Daniela Ponce – Assignment 1

FIRST NAMES? Chabris and Simons keep a respectful tone while arguing that Neil Degrasse Tyson has practically made up a quote by George W. Bush by informing readers that confidence plays a huge role in memory, that the content of our memory changes overtime and by explaining that when we recall our memories we are basically playing a game of telephone.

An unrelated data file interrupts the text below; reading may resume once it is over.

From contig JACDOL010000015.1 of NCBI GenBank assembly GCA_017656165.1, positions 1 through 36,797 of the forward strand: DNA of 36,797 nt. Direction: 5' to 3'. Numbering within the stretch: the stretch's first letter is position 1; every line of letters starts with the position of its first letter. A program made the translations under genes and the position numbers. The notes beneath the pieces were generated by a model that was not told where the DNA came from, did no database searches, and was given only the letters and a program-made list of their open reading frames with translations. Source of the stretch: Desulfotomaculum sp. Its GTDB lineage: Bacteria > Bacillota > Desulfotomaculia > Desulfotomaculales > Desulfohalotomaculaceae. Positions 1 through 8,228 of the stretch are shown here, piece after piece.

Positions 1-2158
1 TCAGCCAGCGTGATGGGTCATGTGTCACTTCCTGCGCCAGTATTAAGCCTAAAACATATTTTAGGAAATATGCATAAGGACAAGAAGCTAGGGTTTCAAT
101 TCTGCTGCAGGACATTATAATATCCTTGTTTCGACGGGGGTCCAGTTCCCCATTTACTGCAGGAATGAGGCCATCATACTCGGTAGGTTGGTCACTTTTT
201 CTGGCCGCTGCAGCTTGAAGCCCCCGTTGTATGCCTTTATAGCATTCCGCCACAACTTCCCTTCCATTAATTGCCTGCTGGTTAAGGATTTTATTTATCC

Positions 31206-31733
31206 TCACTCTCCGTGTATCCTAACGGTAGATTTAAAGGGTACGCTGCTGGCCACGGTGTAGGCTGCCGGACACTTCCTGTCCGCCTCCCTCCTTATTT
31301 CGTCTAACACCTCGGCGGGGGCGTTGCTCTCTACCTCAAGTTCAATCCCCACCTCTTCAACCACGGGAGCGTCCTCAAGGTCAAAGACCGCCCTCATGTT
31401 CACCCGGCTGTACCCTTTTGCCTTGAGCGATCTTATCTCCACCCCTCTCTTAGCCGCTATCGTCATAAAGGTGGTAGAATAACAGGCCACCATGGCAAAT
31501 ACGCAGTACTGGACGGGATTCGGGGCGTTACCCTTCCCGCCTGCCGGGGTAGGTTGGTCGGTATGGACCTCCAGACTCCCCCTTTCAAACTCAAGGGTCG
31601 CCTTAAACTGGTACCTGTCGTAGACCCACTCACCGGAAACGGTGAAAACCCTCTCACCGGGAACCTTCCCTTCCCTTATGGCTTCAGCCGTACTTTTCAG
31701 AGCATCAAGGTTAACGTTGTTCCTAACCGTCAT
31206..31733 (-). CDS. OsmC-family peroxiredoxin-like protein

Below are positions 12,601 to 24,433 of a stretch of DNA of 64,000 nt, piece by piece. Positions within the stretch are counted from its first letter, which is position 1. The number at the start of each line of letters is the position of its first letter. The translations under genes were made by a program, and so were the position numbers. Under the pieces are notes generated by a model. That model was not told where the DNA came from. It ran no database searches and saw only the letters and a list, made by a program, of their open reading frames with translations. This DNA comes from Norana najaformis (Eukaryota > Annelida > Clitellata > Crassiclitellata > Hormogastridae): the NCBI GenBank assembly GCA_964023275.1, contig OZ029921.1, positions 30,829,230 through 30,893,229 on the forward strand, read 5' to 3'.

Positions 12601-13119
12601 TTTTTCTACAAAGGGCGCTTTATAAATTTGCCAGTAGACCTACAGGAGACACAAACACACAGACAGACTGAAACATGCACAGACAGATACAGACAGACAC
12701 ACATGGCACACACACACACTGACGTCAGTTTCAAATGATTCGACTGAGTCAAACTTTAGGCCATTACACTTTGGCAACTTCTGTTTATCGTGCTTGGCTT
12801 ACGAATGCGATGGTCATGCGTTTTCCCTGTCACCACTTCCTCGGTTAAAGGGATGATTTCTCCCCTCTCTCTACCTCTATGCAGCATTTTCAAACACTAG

Chabris and Simons use a great load of logos by giving us facts on how confidence can affect our memory. It is said that high confidence can sometimes play a role in false memories. In other words, sometimes higher confidence can result in lower accuracy. This follows with what Tyson was saying about George W. Bush’s quote because Tyson seemed extremelyWATCH THE ADVERBS confident that Bush had stated those words exactly, even though everyone else seemed to disagree. The authors continue to give us facts about how are memories play by explaining that the content of our memory changes over time. They use the facts from an experiment made by psychologist Fredric Charles Bartlett. Bartlett explains that our memories are recalled similar to a game called telephone. In the game, when a message is whispered to another person, the message becomes slightly distorted as it goes across person to person. Chabris and Simons use the example of Bartlett’s experiment to give readers scientific facts about memory. The explanation of this experiment also implies the use of ethos. When readers see the words “psychologist” and “experiment”, they automatically assume that those given facts are trust worthy and reliable. For example, as a reader, seeing the example of the experiment of how our minds are like a game of telephone, instantly made me lose faith in anything that Tyson believed. In the article, it is obvious that although there is no physical evidence of Bush stating those words, Tyson is extremely confident in what he thinks he knows. When it comes to credibility, as a reader, I found that the psychologist Bartlett was more of a reliable source compared to Tyson who had no evidence. Chabris and Simmons display Bartlett as more of a credible source because he has the evidence of the experiment he uses to explain how our memory works. Finally, pathos is used by the authors toward the end of the article. Chabris and Simmons show the emotion of epathy and belief in fairness. They understand that Tyson has made an error and choose to explain the error in a respectful manner without degrading him whatsoever. The authors appreciate that Tyson later admits error and is able to move on. They encourage readers to react in a respectful manner when errors are made and to remember to not strike someone as a liar when something may be misremembered. Reading through the comments, I found a few who accepted Tyson’s mistake by not bashing him as a liar. Jacob Sommer comments that he does not remember every event of the day and that is probably for the best. He explains that he would rather take something as an honest mistake and explains that he would rather give a person the benefit of the doubt. His comment also shows a form of pathos because he shows a belief in fairness to Tyson by accepting that he has made a human mistake. The times approach with picking the top comments is effective because it describes again that mistakes are human mistakes. The comments explain that accepting that people make mistakes is crucial because no one can physically remember every single event that has happened. They explain that it is important to move forward when authors accept that they have made a simple mistake.


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